Wrongfully Convicted: Guilty Pleas, Imagined Crimes, and What Canada Must Do to Safeguard Justice

Product Details
$25.99  $24.17
Simon & Schuster
Publish Date
6.1 X 9.1 X 1.4 inches | 1.25 pounds

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About the Author
Kent Roach is a Professor of Law at the University of Toronto, where he holds the Prichard-Wilson Chair in Law and Policy. He has served on terrorism-related commissions and task forces and is the author of The 9/11 Effect: Comparative Counter-Terrorism.
"If you think you can imagine yourself being a free and innocent person one day and then an imprisoned and convicted person the next day, you're fooling yourself. Read this book and find out about some of the people who've suffered this unimaginable fate at the hands of our justice system. You'll learn about how and why it happens, and I'm certain it will surprise people who aren't familiar with some of the underlying causes of wrongful convictions. This is a plain-language, blunt, and crucial contribution to our ongoing struggle with this profound problem. Hopefully, it will motivate you to join a chorus of voices advocating for changes that are necessary to both try and prevent wrongful convictions from happening and make it fairer to correct them when they do."
-- DAVID ASPER, KC, counsel for David Milgaard
"From Canada's top scholar in the area of wrongful convictions comes the most comprehensive and insightful analysis we have seen to date. Roach's book is a call to action that should be required reading for every person working in Canada's criminal legal system and every person who cares about justice. Roach's thoroughly researched and thought-provoking work on the topic of wrongful convictions . . . brings to our attention the many important cases of wrongful conviction in Canada that are largely unknown but demonstrate that we are in dire need of a new system to address wrongful convictions in Canada; we are currently failing the wrongly convicted, and they are languishing in our prisons. This book will become required reading for the students and lawyers that work with the UBC Innocence Project."
-- TAMARA LEVY, KC, director of the UBC Innocence Project
"A needed wake-up call for Canadians about wrongful convictions and what should be done about them."
-- BARRY SCHECK, co-founder of the Innocence Project
"Kent Roach uses his expertise on the causes and remedies for wrongful convictions to illuminate dark corners of the Canadian criminal justice system."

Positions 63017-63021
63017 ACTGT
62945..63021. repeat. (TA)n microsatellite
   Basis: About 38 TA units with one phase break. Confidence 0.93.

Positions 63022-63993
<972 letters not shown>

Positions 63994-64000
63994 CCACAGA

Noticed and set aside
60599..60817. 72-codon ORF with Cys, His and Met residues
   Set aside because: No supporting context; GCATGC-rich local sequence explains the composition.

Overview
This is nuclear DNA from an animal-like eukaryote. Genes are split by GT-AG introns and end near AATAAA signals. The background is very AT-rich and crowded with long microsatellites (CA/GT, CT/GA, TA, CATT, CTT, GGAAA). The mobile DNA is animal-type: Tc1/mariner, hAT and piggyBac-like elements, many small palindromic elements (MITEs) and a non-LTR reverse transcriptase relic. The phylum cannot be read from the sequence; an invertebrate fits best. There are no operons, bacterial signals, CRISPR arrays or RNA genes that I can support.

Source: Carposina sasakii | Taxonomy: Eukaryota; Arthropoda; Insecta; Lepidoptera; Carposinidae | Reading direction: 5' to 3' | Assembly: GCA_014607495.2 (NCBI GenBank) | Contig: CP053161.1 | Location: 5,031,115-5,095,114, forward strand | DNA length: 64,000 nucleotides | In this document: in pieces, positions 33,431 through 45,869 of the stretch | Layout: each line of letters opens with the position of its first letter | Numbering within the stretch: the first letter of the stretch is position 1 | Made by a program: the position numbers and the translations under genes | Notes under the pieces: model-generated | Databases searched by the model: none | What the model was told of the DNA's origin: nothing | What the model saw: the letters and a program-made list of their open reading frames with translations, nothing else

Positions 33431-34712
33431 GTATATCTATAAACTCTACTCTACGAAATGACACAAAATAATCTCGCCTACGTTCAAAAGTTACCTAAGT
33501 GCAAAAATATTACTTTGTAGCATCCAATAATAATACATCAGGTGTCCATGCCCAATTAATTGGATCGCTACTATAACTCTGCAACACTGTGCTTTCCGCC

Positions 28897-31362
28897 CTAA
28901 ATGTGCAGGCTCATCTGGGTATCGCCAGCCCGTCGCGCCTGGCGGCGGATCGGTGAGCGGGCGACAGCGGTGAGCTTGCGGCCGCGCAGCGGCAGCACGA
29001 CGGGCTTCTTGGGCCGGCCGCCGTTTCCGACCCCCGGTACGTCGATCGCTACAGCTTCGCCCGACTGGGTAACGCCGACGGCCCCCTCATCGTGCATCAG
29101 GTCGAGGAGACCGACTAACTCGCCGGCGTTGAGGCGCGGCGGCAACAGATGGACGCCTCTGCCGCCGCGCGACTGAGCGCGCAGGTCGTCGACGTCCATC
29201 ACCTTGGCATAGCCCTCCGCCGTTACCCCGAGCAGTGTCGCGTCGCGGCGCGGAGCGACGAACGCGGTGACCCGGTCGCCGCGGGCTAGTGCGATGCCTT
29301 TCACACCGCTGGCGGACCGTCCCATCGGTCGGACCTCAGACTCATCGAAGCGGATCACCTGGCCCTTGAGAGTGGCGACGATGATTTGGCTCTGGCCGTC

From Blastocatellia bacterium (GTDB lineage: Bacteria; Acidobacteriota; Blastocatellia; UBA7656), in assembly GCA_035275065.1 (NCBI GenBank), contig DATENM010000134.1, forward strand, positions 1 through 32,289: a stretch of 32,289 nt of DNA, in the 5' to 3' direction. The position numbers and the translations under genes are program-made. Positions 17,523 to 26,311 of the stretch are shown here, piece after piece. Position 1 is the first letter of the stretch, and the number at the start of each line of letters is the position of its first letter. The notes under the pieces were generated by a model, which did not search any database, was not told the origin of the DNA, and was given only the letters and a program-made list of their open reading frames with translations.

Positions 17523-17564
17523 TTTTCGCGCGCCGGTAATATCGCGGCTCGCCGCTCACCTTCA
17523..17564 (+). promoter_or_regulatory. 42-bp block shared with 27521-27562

-- PETER NEUFELD, co-founder of the Innocence Project
"Breaks new ground in unearthing and analyzing Canada's chilling history of wrongfully convicting the innocent. Hard-hitting, accessibly written, and meticulously researched, Canada's leading authority in the field has laid bare a plague of investigative error and governmental buck-passing that continues to this day."
-- KIRK MAKIN, award-winning journalist
"[This book] will make you sad, angry, and hopeful. Sad because Roach's detailed account of individual wrongful conviction cases shows how injustice, often casual, wrecks lives, particularly the lives of those who lack the resources to defend themselves despite their innocence. Angry because the Canadian justice system . . . permits this state of affairs. Hopeful, for Roach gives wise and practical suggestions for safeguarding and improving justice in Canada. In particular, we should pay attention to Roach's powerful warning about 'dirty thinking' structured by cognitive biases, shortcuts, stereotypes, and confirmation bias, thinking that easily infects and distorts the justice system."
-- PHILIP SLAYTON, bestselling author of Lawyers Gone Bad and Mighty Judgement
"An extremely readable, panoramic discussion of how the Canadian justice system too often fails, resulting in the innocent being wrongly incarcerated. The nearly 100 case studies of innocence denied are so compellingly chronicled that it was a task to pull my eyes away from the pages."
-- WILLIAM DEVERELL, award-winning author of Stung and Whipped
"A masterpiece of a wake-up call to all Canadians."
-- HARRY LaFORME, Canada's first Indigenous appellate court judge and former trial judge